New Survey Highlights Big Data Successes at Midsize Companies
Big data benefits not limited to large enterprises
- By James E. Powell
- April 28, 2014
A Dell Software-commissioned survey of big data initiatives at midsize companies (those with 2000 to 5000 employees) shows that big data initiatives are helping them achieve “the improved product quality and decision making once reserved for large enterprises.”
The just-released report of midmarket executives conducted by Competitive Edge Research found that big data projects have “become a critical decision-making factor for midmarket companies across the globe. Survey findings also show midmarket organizations today overwhelmingly believe in the potential of big data projects to help them solve tangible business problems, and they are backing up that belief with action.”
“Consider the evidence,” the report notes. “Eight out of 10 of the 300 survey respondents agree that they need better data analysis to meet their business goals. Even more impressively, virtually all of them (96 percent) either have one or more big data projects in place or are in the process of starting one.”
What’s driving these organizations to act? They’re looking at big data to “result in better quality products and services, new business opportunities, and improved decision-making.” Besides those short-term goals, respondents also mentioned “reducing operating expenditures, analyzing profits per customer, product or line of business” as well as a better understanding of constituent sentiments.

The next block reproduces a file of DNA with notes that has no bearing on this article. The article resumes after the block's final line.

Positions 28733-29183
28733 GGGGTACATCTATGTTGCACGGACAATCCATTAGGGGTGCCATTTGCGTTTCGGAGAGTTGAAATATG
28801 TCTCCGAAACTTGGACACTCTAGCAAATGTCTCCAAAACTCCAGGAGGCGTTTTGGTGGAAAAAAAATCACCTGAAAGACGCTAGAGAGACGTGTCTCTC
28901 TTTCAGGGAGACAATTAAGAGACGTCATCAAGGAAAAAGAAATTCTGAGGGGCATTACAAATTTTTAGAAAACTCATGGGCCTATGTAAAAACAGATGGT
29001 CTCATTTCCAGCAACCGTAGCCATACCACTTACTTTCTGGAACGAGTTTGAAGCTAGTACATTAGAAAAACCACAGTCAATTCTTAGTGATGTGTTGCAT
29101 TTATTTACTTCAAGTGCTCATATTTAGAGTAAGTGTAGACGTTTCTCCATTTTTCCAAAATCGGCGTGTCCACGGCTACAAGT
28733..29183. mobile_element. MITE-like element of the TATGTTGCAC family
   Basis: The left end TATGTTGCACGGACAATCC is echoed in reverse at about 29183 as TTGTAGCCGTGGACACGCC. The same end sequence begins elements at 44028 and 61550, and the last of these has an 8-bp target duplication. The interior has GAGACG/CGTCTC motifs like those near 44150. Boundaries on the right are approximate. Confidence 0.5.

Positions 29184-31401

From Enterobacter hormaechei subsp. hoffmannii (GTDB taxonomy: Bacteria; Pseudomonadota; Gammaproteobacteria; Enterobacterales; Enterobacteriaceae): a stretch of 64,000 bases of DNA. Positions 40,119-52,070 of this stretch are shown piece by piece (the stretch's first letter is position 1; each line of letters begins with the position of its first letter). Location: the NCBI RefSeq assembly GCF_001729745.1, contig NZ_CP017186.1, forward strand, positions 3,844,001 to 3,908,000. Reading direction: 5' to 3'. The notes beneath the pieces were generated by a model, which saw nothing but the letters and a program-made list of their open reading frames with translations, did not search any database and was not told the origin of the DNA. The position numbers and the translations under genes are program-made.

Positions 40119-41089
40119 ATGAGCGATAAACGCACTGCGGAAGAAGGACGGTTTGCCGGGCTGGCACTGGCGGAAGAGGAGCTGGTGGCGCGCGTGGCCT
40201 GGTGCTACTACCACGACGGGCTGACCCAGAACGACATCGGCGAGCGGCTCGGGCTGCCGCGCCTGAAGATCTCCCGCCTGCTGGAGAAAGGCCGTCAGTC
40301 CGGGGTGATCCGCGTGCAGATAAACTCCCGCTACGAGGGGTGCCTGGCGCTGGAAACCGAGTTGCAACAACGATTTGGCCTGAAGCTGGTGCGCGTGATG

One popular focus of big data is social media, but the report explains that this “potentially significant source of analytic insight still remains largely untapped.” Challenging big data initiatives are “a wide variety of new data types and structures” (40 percent), “sheer volume of data slows processing” (34 percent), and “budget limitations to improve data analysis capabilities” (32 percent).
When it comes to success factors, IT/business collaboration remains a key requirement. Having the proper skills (either in-house for from an outside provider) is also vital, as is performance management. A lack of such collaboration or skills are among the top reasons the initiatives fail; a lack of user adoption of data analysis tools, incomplete or inaccurate business requirements, and “a disconnect between data analytics and performance management” were also cited.
Midsize companies expect a return for their investment, of course, and the report indicates many are getting just that. Of those firms with big data in production, half say the quality and speed of their decision making has improved, 49 percent note an better product quality, and 47 percent say they have a better understanding of constituent sentiment, with an equal percentage claiming they are better able to identify and take advantage of business opportunities.
The full report can be downloaded here.
James E. Powell is the editorial director of the Business Intelligence Journal and BI This Week newsletter.